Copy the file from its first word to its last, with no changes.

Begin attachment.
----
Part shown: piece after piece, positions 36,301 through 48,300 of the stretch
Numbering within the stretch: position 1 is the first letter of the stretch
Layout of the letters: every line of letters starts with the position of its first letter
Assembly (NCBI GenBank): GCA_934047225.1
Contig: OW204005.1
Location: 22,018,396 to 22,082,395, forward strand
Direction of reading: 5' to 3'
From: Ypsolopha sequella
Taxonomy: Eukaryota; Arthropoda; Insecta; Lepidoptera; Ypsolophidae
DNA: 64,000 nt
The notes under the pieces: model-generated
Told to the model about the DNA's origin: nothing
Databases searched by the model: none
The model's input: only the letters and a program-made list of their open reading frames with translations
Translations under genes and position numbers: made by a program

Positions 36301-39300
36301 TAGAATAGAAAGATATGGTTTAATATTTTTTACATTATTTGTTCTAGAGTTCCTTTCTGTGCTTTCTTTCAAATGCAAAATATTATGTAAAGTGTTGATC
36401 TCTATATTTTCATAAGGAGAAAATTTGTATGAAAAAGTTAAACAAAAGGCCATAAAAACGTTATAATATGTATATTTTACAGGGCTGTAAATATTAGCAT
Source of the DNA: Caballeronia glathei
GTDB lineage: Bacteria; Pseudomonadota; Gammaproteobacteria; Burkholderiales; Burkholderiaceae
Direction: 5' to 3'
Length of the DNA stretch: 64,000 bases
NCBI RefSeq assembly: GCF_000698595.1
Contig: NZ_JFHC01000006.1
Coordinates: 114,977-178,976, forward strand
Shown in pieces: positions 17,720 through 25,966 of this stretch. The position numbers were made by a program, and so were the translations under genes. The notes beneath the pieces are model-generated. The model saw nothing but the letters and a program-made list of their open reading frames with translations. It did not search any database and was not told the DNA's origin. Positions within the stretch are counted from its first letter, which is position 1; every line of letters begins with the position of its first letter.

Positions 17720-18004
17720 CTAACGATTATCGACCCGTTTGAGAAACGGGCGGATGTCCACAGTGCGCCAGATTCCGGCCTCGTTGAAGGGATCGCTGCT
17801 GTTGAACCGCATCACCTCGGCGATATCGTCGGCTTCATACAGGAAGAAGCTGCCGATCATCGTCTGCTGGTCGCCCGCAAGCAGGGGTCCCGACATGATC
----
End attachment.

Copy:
Part shown: piece after piece, positions 36,301 through 48,300 of the stretch
Numbering within the stretch: position 1 is the first letter of the stretch
Layout of the letters: every line of letters starts with the position of its first letter
Assembly (NCBI GenBank): GCA_934047225.1
Contig: OW204005.1
Location: 22,018,396 to 22,082,395, forward strand
Direction of reading: 5' to 3'
From: Ypsolopha sequella
Taxonomy: Eukaryota; Arthropoda; Insecta; Lepidoptera; Ypsolophidae
DNA: 64,000 nt
The notes under the pieces: model-generated
Told to the model about the DNA's origin: nothing
Databases searched by the model: none
The model's input: only the letters and a program-made list of their open reading frames with translations
Translations under genes and position numbers: made by a program

Positions 36301-39300
36301 TAGAATAGAAAGATATGGTTTAATATTTTTTACATTATTTGTTCTAGAGTTCCTTTCTGTGCTTTCTTTCAAATGCAAAATATTATGTAAAGTGTTGATC
36401 TCTATATTTTCATAAGGAGAAAATTTGTATGAAAAAGTTAAACAAAAGGCCATAAAAACGTTATAATATGTATATTTTACAGGGCTGTAAATATTAGCAT
Source of the DNA: Caballeronia glathei
GTDB lineage: Bacteria; Pseudomonadota; Gammaproteobacteria; Burkholderiales; Burkholderiaceae
Direction: 5' to 3'
Length of the DNA stretch: 64,000 bases
NCBI RefSeq assembly: GCF_000698595.1
Contig: NZ_JFHC01000006.1
Coordinates: 114,977-178,976, forward strand
Shown in pieces: positions 17,720 through 25,966 of this stretch. The position numbers were made by a program, and so were the translations under genes. The notes beneath the pieces are model-generated. The model saw nothing but the letters and a program-made list of their open reading frames with translations. It did not search any database and was not told the DNA's origin. Positions within the stretch are counted from its first letter, which is position 1; every line of letters begins with the position of its first letter.

Positions 17720-18004
17720 CTAACGATTATCGACCCGTTTGAGAAACGGGCGGATGTCCACAGTGCGCCAGATTCCGGCCTCGTTGAAGGGATCGCTGCT
17801 GTTGAACCGCATCACCTCGGCGATATCGTCGGCTTCATACAGGAAGAAGCTGCCGATCATCGTCTGCTGGTCGCCCGCAAGCAGGGGTCCCGACATGATC